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Eleventh Circuit Says No ADA Failure to Accommodate Claim Without an Adverse Employment Action (US)
Wednesday, June 7, 2023

Most employers are familiar with the Americans with Disabilities Act (ADA), which prohibits discrimination against individuals with disabilities in employment, and requires employers to provide reasonable accommodations to assist qualified individuals in performing their essential job functions absent undue hardship to the employer.

However, the federal circuit courts disagree about whether a failure to accommodate a claim requires an adverse employment action – such as termination of employment, demotion, failure to promote, employee discipline, denial of wage increases, etc. – to be viable. For example, in a divided decision from 2020, the United States Court of Appeals for the Tenth Circuit (which hears appeals out of Oklahoma, Kansas, New Mexico, Colorado, Wyoming, and Utah) held in Exby-Stolley v. Board of County Commissioners that an adverse employment action is not a requisite element for a failure to accommodate claim under the ADA. In so holding, the Tenth Circuit explained that “the overwhelming majority” of circuits either do not require an employee to demonstrate that he or she suffered an adverse employment action before finding employers liable under the ADA for failing to accommodate the employee’s disability, or incorporate such a showing “in name only” – reasoning that the employer’s failure to accommodate is itself a form of adverse employment action. Yet, as the dissenting judge in Exby-Stolley pointed out, an analysis of other circuits’ views on the issue “reveals a decidedly muddier picture than the majority portrays.”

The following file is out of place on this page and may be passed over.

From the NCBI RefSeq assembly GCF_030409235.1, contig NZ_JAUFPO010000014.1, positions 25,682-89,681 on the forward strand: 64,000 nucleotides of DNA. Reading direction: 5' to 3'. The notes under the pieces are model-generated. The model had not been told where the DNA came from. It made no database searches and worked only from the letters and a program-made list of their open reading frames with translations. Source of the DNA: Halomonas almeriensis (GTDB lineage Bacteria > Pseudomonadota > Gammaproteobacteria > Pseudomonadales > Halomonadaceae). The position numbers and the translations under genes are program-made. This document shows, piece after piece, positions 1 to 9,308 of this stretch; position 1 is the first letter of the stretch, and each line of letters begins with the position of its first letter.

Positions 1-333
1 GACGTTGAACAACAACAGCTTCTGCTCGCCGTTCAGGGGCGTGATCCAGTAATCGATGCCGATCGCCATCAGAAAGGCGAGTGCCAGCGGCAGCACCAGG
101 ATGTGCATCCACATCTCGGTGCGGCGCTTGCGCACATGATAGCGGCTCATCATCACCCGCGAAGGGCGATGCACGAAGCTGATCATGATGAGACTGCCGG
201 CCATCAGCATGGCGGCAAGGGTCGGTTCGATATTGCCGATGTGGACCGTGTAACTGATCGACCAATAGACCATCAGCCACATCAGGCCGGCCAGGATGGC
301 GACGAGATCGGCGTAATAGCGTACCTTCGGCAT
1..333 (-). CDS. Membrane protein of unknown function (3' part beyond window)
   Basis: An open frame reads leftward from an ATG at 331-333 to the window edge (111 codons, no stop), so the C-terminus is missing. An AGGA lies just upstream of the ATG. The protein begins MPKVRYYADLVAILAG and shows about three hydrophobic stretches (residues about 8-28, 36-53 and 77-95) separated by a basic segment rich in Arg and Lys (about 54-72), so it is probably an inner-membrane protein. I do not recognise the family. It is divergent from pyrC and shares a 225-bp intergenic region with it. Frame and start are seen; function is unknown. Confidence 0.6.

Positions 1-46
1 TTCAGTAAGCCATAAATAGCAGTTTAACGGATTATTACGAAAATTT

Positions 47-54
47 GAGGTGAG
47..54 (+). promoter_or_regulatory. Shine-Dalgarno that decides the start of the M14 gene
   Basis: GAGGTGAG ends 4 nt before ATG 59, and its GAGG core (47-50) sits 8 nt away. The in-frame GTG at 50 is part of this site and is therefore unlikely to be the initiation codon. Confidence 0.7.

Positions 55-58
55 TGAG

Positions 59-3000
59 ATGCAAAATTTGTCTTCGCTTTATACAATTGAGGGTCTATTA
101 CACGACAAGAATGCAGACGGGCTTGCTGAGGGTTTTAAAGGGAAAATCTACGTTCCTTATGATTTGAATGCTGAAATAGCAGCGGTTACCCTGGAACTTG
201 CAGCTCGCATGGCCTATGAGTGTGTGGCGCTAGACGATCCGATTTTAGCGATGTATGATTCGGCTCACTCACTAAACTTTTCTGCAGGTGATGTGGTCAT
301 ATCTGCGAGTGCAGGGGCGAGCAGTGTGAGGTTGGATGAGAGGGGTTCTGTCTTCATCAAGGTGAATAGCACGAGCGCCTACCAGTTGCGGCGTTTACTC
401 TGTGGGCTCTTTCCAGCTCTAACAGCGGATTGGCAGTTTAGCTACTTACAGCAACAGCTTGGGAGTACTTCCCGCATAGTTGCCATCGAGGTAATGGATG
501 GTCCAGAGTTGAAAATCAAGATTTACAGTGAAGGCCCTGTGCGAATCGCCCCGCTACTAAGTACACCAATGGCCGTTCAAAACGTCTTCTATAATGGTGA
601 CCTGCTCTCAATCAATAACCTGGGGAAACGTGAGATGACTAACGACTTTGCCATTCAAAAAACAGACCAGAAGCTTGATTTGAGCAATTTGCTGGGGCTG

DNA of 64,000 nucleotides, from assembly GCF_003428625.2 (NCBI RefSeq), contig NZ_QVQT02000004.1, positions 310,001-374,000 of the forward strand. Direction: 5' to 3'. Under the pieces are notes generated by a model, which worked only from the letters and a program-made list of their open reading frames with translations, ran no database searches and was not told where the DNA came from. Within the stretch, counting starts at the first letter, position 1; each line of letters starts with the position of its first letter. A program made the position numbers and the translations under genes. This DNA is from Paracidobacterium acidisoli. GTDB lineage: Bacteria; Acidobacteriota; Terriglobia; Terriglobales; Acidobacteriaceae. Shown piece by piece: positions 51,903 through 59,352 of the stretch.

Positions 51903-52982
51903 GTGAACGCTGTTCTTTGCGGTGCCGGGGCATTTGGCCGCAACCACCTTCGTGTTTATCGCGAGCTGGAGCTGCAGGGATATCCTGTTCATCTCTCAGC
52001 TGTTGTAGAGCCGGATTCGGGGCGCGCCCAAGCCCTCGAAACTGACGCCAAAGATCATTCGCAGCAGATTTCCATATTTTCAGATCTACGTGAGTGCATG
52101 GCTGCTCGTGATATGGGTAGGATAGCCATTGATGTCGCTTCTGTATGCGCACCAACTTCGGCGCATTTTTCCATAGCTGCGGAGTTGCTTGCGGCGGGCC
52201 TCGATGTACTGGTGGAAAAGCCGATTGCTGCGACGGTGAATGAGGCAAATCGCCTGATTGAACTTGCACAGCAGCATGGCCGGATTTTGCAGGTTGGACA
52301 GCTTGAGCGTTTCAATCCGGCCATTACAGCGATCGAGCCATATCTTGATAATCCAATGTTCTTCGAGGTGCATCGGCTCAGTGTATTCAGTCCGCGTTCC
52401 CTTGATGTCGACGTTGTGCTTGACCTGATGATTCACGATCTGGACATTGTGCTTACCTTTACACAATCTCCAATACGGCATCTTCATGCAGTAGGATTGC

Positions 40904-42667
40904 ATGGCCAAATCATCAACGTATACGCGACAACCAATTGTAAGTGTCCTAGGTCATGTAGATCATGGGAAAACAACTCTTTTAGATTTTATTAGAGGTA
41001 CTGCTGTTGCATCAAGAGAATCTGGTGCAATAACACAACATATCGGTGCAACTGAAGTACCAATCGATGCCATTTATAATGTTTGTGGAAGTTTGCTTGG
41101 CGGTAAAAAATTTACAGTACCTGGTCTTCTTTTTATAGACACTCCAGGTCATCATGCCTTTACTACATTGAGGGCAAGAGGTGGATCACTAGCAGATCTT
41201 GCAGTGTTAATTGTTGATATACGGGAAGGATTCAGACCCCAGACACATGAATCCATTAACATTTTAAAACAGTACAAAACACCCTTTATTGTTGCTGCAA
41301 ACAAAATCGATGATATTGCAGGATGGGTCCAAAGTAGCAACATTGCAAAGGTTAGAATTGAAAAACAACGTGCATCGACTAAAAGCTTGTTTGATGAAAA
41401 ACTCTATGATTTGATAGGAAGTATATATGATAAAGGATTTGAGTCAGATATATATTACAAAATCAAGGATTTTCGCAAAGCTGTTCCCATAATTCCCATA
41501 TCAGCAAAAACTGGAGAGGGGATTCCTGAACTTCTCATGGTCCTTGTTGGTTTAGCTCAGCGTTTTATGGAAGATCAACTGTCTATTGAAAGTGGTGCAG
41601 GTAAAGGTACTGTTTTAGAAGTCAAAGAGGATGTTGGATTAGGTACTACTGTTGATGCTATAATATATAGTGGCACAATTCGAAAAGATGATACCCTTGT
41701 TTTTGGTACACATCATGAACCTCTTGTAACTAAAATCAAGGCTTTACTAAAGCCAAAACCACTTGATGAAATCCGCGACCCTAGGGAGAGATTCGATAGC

A recent case out of the United States Court of Appeals for the Eleventh Circuit (which hears appeals arising out of Alabama, Florida, and Georgia) demonstrates this point. On May 24, 2023, the Eleventh Circuit deepened the circuit split over whether an adverse employment action is required for an ADA failure to accommodate claim, holding that such a showing is necessary for an employer’s failure to accommodate to be actionable.

In Beasley v. O’Reilly Auto Parts, the plaintiff, a hearing-impaired inbound materials handler who relies primarily on American Sign Language to communicate, claimed that the company he worked for violated the ADA by failing to accommodate his disability. Although the company agreed at the outset of his employment that Beasley could request an interpreter when needed, the company subsequently failed to provide him with one. Additionally, Beasley repeatedly requested text message summaries of the company’s mandatory pre-shift meetings, during which management discussed important safety information, to no avail.

On several occasions, Beasley received positive performance reviews for his work in all categories except attendance. The performance reviews directly correlated to increases in pay. Beasley’s requested time off had been approved during his orientation, and when he missed work due to illness, he submitted a doctor’s note to his associate supervisor. Nonetheless, Beasley received disciplinary write-ups for his absences. When Beasley requested an interpreter to explain that the absences had been authorized or excused, his request went unfulfilled. As a result, Beasley was unable to effectively communicate with management regarding the absences. The communication issues ultimately contributed to Beasley’s resignation from the auto parts supplier.